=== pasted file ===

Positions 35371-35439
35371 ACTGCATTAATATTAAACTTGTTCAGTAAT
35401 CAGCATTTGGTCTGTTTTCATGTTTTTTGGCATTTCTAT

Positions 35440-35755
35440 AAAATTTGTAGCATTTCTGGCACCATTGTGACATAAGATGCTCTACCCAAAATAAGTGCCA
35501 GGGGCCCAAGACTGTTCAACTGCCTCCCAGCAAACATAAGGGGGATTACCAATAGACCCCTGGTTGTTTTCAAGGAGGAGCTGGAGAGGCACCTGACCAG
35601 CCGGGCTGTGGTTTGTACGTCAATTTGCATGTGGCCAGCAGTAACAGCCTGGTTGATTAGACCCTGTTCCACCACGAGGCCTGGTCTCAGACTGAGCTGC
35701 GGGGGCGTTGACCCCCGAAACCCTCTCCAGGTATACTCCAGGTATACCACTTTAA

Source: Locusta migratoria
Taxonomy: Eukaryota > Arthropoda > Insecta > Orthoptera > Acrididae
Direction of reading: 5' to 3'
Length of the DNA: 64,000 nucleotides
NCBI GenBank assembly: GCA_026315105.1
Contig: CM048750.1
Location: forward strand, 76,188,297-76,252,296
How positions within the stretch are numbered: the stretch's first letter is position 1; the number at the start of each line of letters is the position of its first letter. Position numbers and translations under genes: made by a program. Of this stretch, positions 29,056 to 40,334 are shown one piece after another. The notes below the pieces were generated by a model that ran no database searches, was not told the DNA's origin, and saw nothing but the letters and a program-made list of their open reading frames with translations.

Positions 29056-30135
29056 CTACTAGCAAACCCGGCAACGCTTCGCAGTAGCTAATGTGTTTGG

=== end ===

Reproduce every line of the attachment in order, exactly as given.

Positions 35371-35439
35371 ACTGCATTAATATTAAACTTGTTCAGTAAT
35401 CAGCATTTGGTCTGTTTTCATGTTTTTTGGCATTTCTAT

Positions 35440-35755
35440 AAAATTTGTAGCATTTCTGGCACCATTGTGACATAAGATGCTCTACCCAAAATAAGTGCCA
35501 GGGGCCCAAGACTGTTCAACTGCCTCCCAGCAAACATAAGGGGGATTACCAATAGACCCCTGGTTGTTTTCAAGGAGGAGCTGGAGAGGCACCTGACCAG
35601 CCGGGCTGTGGTTTGTACGTCAATTTGCATGTGGCCAGCAGTAACAGCCTGGTTGATTAGACCCTGTTCCACCACGAGGCCTGGTCTCAGACTGAGCTGC
35701 GGGGGCGTTGACCCCCGAAACCCTCTCCAGGTATACTCCAGGTATACCACTTTAA

Source: Locusta migratoria
Taxonomy: Eukaryota > Arthropoda > Insecta > Orthoptera > Acrididae
Direction of reading: 5' to 3'
Length of the DNA: 64,000 nucleotides
NCBI GenBank assembly: GCA_026315105.1
Contig: CM048750.1
Location: forward strand, 76,188,297-76,252,296
How positions within the stretch are numbered: the stretch's first letter is position 1; the number at the start of each line of letters is the position of its first letter. Position numbers and translations under genes: made by a program. Of this stretch, positions 29,056 to 40,334 are shown one piece after another. The notes below the pieces were generated by a model that ran no database searches, was not told the DNA's origin, and saw nothing but the letters and a program-made list of their open reading frames with translations.

Positions 29056-30135
29056 CTACTAGCAAACCCGGCAACGCTTCGCAGTAGCTAATGTGTTTGG